Tuesday, April 29, 2014

Lesson from Mike Carey

"The question of the narrative voice…in novels, the omniscient narrative voice has long and honorable tradition and is so universal a convention that it's become almost invisible. In comics, it was similarly ubiquitous right up until the eighties, but then there was a strong reaction against it which has made it the exception rather than the norm - and all of this was recent enough that an omniscient narrative voice, unless it's handled very carefully, can make a comic feel dated and awkward. The protective shield of invisibility provided by long ingrained familiarity just isn't there in the way it still is in prose."
-- Mike Carey, Introduction for Neil Gaiman's Neverwhere collection (Nov 2006)

I recently attended a class by Carey and he said exactly the same thing. Which means the craft of writing is never far from his mind.

We need more writers like Carey in Singapore who thinks long and hard about the craft. Too many people take writing for granted.

Saturday, April 26, 2014

Comic shop strategies

Forbidden Planet and Gosh Comics lie at two ends of the spectrum. You go to FP for everything mainstream, from DC, Marvel to Dr Who novels and merchandise. There is a small selection of alternative and independent comics. But you go there for the range of toys, tikam tikam and comics you can buy. It's fun to shop there, you can literally hang around there for hours. There are always things to browse.

Gosh Comics, on the hand, wear its indie heart on its sleeve. You enter the shop and you feel you are in the zone, surrounded by Robert Crumb, Love and Rockets and British homemade like Self Made Hero, Blank Slate, Nobrow, artists/collectives like Tiny Pencil, Isabel Greenberg and Katie Green. Stepping into Gosh couldn't be anymore different from going into FP. But Gosh has a huge section of mainstream and back issues in the basement level; they just chose to have their front filled with indies and alternatives.

So it's how they decided to position themselves and the shopfront strategies they adopt. Who they want to attract into the shop (mainly tourists for FP and the more hardcore crowd for Gosh) and what they want to promote (exclusive signed bookplates for mainstream or local books) for their identity as a comic shop. Both work as different shops appeal to different folks, and mainstream fans can find their groove in Gosh as well.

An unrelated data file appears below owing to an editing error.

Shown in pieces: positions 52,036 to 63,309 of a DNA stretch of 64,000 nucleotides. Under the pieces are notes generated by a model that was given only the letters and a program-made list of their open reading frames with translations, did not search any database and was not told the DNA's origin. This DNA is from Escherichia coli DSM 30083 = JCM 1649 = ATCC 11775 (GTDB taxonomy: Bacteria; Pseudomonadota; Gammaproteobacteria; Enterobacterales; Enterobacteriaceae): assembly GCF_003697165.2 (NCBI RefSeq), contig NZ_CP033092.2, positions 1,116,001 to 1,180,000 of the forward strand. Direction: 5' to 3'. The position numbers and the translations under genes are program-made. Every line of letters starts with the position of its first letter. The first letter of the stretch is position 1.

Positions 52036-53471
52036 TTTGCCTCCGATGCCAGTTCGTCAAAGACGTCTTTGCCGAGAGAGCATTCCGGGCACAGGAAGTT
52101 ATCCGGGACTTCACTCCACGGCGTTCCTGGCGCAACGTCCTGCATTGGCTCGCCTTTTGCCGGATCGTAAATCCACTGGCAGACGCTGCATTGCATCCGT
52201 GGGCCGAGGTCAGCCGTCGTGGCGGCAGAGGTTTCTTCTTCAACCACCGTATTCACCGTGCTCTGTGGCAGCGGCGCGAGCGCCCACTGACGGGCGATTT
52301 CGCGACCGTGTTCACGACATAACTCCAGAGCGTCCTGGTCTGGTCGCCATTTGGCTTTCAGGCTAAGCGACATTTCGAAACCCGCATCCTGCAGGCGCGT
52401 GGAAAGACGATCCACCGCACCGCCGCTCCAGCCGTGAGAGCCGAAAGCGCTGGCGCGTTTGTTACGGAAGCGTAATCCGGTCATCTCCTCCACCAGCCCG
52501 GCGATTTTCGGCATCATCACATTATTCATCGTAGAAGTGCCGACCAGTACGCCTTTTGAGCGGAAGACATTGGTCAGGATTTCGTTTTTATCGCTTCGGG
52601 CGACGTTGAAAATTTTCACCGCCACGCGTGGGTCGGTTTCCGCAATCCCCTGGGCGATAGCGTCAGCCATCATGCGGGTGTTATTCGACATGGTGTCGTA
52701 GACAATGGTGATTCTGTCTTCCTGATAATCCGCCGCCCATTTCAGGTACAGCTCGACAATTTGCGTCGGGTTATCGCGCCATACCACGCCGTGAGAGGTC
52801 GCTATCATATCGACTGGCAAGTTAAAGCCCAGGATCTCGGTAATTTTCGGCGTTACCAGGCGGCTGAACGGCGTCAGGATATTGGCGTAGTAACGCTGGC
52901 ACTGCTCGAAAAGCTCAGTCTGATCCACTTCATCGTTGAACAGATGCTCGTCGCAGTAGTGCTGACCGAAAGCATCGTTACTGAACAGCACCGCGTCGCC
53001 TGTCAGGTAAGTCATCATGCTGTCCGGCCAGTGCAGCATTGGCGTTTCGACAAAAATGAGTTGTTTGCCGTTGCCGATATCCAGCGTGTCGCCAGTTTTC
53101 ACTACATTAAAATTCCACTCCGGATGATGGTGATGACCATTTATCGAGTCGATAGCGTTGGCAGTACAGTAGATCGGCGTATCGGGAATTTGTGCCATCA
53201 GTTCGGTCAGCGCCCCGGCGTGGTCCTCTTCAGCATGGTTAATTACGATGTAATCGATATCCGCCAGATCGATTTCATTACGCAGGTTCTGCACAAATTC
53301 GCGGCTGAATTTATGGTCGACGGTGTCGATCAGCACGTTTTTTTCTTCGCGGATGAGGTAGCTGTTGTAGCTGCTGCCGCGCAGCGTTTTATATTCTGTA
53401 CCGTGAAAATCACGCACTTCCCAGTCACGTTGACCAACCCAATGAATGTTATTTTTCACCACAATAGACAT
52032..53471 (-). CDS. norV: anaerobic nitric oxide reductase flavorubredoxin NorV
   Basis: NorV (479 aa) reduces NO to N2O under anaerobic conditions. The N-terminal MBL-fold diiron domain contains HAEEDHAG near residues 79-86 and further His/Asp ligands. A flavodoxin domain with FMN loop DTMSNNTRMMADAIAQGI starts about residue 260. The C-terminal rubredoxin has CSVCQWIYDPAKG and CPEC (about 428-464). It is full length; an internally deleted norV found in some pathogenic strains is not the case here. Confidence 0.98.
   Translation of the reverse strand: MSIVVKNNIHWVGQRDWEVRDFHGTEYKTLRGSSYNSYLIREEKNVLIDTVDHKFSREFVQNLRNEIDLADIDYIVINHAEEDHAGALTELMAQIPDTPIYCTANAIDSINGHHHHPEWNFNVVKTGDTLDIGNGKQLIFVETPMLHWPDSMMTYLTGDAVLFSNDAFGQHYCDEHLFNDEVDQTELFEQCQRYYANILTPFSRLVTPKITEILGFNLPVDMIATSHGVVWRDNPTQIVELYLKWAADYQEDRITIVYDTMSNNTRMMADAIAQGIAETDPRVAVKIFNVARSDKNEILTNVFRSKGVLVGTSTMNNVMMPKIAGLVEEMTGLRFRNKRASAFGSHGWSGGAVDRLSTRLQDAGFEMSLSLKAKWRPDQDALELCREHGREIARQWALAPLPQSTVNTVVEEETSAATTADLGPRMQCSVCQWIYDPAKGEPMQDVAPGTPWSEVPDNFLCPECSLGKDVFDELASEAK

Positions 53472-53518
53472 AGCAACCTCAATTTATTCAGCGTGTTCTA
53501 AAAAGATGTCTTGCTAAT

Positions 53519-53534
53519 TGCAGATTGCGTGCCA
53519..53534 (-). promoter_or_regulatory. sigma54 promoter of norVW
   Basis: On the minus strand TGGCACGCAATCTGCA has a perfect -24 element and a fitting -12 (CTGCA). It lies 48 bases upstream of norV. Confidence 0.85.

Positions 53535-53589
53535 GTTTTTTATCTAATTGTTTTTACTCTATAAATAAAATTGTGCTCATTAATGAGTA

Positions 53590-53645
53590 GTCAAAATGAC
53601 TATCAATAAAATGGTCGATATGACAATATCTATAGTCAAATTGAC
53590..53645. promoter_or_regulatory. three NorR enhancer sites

Now what we need in Singapore is a shop like Gosh...

Saturday, April 12, 2014

Hound - new kickstarter project about a Celtic myth set in ancient Ireland

This is an interesting one.


From the sample images, it looks kick ass.

The only Celtic comic character I know is Slaine from 2000AD. Hound should appeal to fans of Game of Thrones and also those who have read Beowulf or seen the 2007 film version written by Neil Gaimand and Roger Avary.

Sunday, April 6, 2014

3 forgotten classics

3 forgotten classics. Some back in print, some you got to hunt on ebay.

1. Where Bold Stars Go To Die by Gerry Alanguilan (story) and Arlanzandro C. Esmena (art)

First time I saw this was at STGCC 2 years ago at the Komikon booth. Have been waiting for it to be back in print and thanks to SLG, it is available to a wider audience in North America. This was artist Arlanzandro's first and last book before he passed away from cancer in 2010. A tribute to the bold stars of Pinoy cinema, and a rising star whose light dimmed too early.

2. Voltar by Alfredo Alcala

The classic Alfredo Viking story. The details are crazy. I have not seen the original Filipino version from the 60s, but it was printed in The Rook, a late 70s Warren magazine.

3. The Tin-Pot Foreign General and the Old Iron Woman by Raymond Briggs

Most people know When the Wind Blows, The Snowman and Ethel and Ernest. So this really took me by surprise when I saw it in a school library. Published in 1984, this is a damning critique of the Falklands War. It might have been influenced by Splitting Image, which started the same year. Or it could have influenced Splitting Image. Nonetheless, look for this if you can.